The sun could go into a major cooling period in the coming decades in what is called a "grand minimum," scientists believe.
As concerns rise about global warming and climate change impacting our planet in negative ways in the future, scientists say that the sun is expected to be unusually cool by around 2050. In what is called the “grand minimum,” the sun will be at a particularly low point during its usually steady 11-year cycle.
Essentially, the sun has a core that is like a heart that races at some times and rests at others, and at its high point the sun’s core forces more magnetic loops to throw out more radiation and generate more sunspots. But at its quietest the sun’s surfaces calms down a great bit and ejects less energy, and scientists are trying to understand these cycles better.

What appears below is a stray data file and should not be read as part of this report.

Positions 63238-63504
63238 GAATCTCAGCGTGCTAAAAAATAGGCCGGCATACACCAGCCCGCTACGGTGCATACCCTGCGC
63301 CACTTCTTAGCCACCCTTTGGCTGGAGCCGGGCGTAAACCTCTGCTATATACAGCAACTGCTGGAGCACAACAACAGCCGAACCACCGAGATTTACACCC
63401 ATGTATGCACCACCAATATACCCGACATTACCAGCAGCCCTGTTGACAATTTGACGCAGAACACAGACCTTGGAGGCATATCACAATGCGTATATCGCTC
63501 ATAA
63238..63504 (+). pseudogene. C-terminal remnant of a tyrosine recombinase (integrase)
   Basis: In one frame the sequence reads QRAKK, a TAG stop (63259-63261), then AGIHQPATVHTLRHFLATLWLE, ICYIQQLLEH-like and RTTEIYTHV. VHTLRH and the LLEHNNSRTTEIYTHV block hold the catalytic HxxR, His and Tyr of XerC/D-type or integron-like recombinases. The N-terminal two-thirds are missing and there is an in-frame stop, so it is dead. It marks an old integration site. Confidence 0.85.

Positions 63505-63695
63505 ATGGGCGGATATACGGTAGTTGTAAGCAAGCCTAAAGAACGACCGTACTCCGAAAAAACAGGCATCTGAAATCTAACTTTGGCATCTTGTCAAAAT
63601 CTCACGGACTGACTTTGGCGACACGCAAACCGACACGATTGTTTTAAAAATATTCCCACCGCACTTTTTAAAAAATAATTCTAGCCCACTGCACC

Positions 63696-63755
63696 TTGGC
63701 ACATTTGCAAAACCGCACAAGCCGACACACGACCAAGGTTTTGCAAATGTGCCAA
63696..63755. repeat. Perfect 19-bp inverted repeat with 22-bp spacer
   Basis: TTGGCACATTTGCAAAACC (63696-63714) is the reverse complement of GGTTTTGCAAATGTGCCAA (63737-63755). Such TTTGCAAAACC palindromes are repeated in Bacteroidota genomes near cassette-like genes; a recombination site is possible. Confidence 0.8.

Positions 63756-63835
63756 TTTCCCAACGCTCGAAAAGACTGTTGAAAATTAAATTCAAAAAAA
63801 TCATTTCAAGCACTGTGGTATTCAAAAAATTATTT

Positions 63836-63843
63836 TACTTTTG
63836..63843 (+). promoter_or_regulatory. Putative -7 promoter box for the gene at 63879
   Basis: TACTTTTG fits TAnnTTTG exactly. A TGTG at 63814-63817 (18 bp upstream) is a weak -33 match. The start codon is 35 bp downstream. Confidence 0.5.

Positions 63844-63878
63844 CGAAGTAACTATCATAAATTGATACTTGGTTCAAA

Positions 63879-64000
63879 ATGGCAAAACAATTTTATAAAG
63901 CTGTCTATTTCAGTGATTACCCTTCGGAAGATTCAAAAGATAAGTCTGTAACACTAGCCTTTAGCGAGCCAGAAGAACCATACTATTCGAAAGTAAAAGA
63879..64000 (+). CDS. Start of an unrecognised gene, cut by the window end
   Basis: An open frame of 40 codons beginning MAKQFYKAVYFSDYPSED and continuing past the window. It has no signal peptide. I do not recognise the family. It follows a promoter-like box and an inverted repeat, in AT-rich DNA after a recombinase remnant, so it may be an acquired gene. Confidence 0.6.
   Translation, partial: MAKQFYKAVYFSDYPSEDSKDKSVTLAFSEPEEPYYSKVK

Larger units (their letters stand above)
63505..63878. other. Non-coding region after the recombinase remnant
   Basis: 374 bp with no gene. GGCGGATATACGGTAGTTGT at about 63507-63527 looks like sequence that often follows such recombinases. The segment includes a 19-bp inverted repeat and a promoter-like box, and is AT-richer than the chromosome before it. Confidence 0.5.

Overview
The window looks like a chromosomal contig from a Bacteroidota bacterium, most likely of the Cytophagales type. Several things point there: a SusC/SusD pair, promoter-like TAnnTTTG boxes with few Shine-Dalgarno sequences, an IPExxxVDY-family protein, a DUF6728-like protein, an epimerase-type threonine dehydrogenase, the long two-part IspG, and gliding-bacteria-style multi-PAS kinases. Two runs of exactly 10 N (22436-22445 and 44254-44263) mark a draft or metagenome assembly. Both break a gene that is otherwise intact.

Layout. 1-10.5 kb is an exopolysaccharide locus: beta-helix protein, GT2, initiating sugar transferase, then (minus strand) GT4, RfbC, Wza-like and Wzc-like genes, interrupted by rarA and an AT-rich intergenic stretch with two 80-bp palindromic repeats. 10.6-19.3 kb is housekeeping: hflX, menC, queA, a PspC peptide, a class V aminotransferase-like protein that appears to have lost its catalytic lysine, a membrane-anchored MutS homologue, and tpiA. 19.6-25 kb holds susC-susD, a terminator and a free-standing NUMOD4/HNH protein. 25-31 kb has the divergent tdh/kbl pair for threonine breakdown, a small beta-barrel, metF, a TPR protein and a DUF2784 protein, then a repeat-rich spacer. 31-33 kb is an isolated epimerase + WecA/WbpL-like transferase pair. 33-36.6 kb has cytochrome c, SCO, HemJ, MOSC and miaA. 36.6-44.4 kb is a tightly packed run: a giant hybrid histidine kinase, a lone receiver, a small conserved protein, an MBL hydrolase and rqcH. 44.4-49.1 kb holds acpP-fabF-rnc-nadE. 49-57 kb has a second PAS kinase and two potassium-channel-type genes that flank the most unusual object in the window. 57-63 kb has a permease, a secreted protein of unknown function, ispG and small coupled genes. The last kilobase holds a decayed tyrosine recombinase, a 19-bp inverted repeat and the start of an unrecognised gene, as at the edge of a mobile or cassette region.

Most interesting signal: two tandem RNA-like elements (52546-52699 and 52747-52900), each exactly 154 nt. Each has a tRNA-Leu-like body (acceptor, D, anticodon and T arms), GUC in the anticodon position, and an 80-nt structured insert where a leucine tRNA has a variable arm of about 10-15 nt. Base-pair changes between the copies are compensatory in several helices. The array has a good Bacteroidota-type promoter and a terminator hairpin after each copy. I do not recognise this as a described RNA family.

One of these periods back in the 17th century, called the “Maunder Minimum,” caused the Thames river in England to freeze over, and much of the Baltic Sea to be covered in ice.
Physicist Dan Lubin at the Universoty of California San Diego is trying to figure out just how much dimmer the sun will get, and if it will at all compare to that historical incident. He is also trying to figure out exactly when it is likely to take place.
The study has been published in the journal Astrophysical Journal Letters, and it estimates the sun is likely to be 7 percent cooler than a standard minimum inits cycle.